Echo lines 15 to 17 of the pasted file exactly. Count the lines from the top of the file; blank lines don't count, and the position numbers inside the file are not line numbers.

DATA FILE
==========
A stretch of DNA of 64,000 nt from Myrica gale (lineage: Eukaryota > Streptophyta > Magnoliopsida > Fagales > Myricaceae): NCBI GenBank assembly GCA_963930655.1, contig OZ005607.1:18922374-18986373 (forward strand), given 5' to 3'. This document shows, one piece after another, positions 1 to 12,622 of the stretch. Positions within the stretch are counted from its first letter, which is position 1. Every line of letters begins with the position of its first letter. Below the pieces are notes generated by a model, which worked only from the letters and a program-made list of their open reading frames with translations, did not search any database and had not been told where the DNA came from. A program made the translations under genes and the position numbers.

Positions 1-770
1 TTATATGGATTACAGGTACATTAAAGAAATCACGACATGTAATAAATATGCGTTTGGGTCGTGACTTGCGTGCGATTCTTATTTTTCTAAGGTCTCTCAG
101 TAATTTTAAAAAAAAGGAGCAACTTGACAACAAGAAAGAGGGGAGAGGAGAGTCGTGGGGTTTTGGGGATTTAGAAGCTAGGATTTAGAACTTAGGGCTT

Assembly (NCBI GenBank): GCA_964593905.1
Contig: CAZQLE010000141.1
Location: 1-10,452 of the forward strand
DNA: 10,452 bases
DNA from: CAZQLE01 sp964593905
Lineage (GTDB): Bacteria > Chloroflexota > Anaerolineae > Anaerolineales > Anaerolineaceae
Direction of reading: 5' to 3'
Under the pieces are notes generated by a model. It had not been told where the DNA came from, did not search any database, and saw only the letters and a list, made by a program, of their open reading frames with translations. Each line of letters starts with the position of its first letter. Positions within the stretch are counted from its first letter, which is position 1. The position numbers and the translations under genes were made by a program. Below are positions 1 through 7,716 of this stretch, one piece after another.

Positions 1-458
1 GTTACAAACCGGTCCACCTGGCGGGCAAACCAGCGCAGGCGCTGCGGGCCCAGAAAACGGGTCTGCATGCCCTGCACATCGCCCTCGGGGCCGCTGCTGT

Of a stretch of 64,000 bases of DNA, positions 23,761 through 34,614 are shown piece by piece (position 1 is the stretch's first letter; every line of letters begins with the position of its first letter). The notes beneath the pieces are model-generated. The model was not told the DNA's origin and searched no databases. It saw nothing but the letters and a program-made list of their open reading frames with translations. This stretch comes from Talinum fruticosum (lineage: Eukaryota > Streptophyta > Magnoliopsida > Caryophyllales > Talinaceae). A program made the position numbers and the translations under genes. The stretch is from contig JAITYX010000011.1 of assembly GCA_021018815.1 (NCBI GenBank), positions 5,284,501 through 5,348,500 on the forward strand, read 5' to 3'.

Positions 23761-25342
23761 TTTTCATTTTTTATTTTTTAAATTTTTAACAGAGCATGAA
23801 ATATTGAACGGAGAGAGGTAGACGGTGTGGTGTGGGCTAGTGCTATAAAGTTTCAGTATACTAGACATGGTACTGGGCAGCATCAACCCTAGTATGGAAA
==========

Of a stretch of 64,000 bases of DNA, positions 23,761 through 34,614 are shown piece by piece (position 1 is the stretch's first letter; every line of letters begins with the position of its first letter). The notes beneath the pieces are model-generated. The model was not told the DNA's origin and searched no databases. It saw nothing but the letters and a program-made list of their open reading frames with translations. This stretch comes from Talinum fruticosum (lineage: Eukaryota > Streptophyta > Magnoliopsida > Caryophyllales > Talinaceae). A program made the position numbers and the translations under genes. The stretch is from contig JAITYX010000011.1 of assembly GCA_021018815.1 (NCBI GenBank), positions 5,284,501 through 5,348,500 on the forward strand, read 5' to 3'.

Positions 23761-25342
23761 TTTTCATTTTTTATTTTTTAAATTTTTAACAGAGCATGAA